PROBLEM:

“Imagine the interior of an old, rusty warehouse, and a huge semi-circular curved brick and steel wall, 35' wide [and 20' tall],” says LD Chris Parry, describing the Neil Patel set he lit at the Alley Theatre in Houston. This evocative and realistic set for Hamlet, a play that transpires mainly indoors, became problematic for Parry during the play's few outdoor scenes. He thought about projecting clouds to suggest a sky, but the distressed wall wasn't bright enough.

Then he had an idea. An impossible idea.

Smoke clouds.

On the stage floor, a 2'-wide grating surrounded a 30'-wide semi-circular turntable, 18" off the deck. “The audience didn't know it was a turntable until it moved,” says Parry, who knew he could use the grating for smoke feed as well as lights. If smoke would rise from the floor around the base of the wall, drifting up the semi-circular wall to create an alternate cyc — and go nowhere else — the smoke would resemble moving clouds. But smoke goes where it will, and it normally comes downstage and fills the room. Ah, there's the rub.

Could Alley lighting supervisor Clint Allen and his crew take arms against this sky of trouble and get the smoke to move up and out?

SOLUTION:

Allen says Parry prefaced his request with the disclaimer, “I don't know if this can be done,” and that's why Allen knew he had to do it. “Anything can be done, especially if you tell me it can't,” Allen insists. The crew had six months to experiment. “We spent a lot of time just learning how the air circulated in our space and how to bend it to our will with our prototypes.”

“All told, there was about 40' of wall length, which called for a 40' smoke curtain.” says Allen, adding that expanded steel plating covered the moat between the turntable and the walls, allowing them to “surround the turntable with light and the upstage half with a smoke curtain.”

“We used equipment we already had, including three High End Systems F100 fog machines with cold flow fluid and two CITC Vornado Director fans. These fans push a directed wind about 70'. We added to our equipment with two 20'-long 10" flexible tubes, two big trash bags, six attic exhaust fans, and about 100' of 8" dryer hose,” says Allen. “The cold flow fluid seemed to be the lightest fluid and would rise the quickest, was the most transparent, and dissipated the quickest. All the other fluids did exactly what they were supposed to, but only the cold flow worked for the curtain.” Six gallons a week did the trick.

Crews capped the most downstage end of each tube. Once the tubes were in place, they drilled holes in them at 1" intervals. “This way, we were sure all the holes were pointing up and the caps forced the air up instead of out through the end.” To reduce the blowback of the fans, they attached trash bags to the ends of the tube closest to the fans and placed all the equipment below the deck. “I wanted the exhaust holes in the tube small to give the fog good lift with high air pressure, but there was too much air going into the tubes and the excess air blew smoke out of the back of the fan. The trash bags acted as a reservoir to keep the smoke in front of the fan and worked beautifully,” Allen says, adding that he needed quite a bit of gaff tape to secure a trash bag to a fan. “Scenery made the platforming over the fog contraption easily removable and that came in handy many times,” Allen notes.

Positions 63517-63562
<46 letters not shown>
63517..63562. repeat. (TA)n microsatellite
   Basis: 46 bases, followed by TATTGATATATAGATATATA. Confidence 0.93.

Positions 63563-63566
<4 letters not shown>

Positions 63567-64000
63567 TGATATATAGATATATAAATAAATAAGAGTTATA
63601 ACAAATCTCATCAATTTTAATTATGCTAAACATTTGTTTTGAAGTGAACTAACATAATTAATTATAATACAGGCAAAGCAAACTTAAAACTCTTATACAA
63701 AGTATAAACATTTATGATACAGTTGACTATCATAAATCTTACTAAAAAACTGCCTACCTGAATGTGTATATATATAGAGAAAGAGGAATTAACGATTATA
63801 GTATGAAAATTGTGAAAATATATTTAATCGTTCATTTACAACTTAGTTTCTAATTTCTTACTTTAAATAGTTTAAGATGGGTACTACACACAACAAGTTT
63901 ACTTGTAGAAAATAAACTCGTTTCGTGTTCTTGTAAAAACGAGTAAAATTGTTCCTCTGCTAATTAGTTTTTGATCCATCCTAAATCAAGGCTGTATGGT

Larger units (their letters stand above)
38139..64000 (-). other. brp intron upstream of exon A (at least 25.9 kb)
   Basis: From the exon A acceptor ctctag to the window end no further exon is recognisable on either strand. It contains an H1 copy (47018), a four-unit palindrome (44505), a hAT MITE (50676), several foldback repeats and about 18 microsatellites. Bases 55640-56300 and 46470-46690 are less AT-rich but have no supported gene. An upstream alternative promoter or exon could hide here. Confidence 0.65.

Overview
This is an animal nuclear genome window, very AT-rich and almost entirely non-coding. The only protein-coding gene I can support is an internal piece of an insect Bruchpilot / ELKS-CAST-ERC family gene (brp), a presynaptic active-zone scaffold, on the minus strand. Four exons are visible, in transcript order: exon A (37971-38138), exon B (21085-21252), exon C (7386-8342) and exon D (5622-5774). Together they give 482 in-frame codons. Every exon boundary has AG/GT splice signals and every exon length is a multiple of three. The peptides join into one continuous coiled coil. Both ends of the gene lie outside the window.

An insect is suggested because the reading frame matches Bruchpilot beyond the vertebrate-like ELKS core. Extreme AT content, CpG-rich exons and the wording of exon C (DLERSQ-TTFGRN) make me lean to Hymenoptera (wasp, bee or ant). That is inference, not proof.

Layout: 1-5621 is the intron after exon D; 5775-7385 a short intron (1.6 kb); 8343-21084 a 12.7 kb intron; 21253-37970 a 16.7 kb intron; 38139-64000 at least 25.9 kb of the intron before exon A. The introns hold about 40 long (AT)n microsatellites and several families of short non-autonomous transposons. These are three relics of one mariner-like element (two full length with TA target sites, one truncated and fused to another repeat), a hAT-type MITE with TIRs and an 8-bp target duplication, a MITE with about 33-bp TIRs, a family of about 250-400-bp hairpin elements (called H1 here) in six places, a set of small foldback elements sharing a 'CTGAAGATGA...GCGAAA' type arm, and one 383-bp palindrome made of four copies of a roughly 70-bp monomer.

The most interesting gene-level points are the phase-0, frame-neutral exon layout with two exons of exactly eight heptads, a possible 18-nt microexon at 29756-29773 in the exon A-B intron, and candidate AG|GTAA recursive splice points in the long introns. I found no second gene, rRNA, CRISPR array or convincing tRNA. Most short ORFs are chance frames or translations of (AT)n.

Parry wanted the effect to last for entire scenes involving the ghost. “In order for the fog curtain to last for more than a minute, we had to use three fog machines to avoid time out with the duty cycle. We used three F100s in an effect that ran each machine for 40 seconds on and 20 seconds off. With this timing and the machines at full, we were able to have a continuous wall of smoke for about 20 minutes.”

They used Mylar to create a funnel behind the fans to get the three machines to go evenly into the two fans, creating an even distribution of smoke to each half of the fog curtain. “[There was] one large area of pull instead of two smaller areas of pull,” Allen explains. They placed 6'8" tubes in the tension grid, connecting these to six large attic exhaust fans, directly above the tubes under the deck. “We modified these fans to be mounted upside down and placed them as far offstage to cut down on noise and exhaust the smoke as far from stage as possible,” says Allen. “With only the fog contraption below the deck, the smoke would only rise about 8'-10' before it lost lift and fell back on itself. When we added the exhaust fans in the grid, the smoke rose all the way to the grid (22'6") and was pulled offstage. When we stopped the effect, the smoke would clear the stage in about 20 seconds.”

Parry was impressed and delighted. “A tall order. But I got it!” he says. “Amazingly successful!”

If you've met a design or technical challenge, share your solution by writing to davi@comcast.net.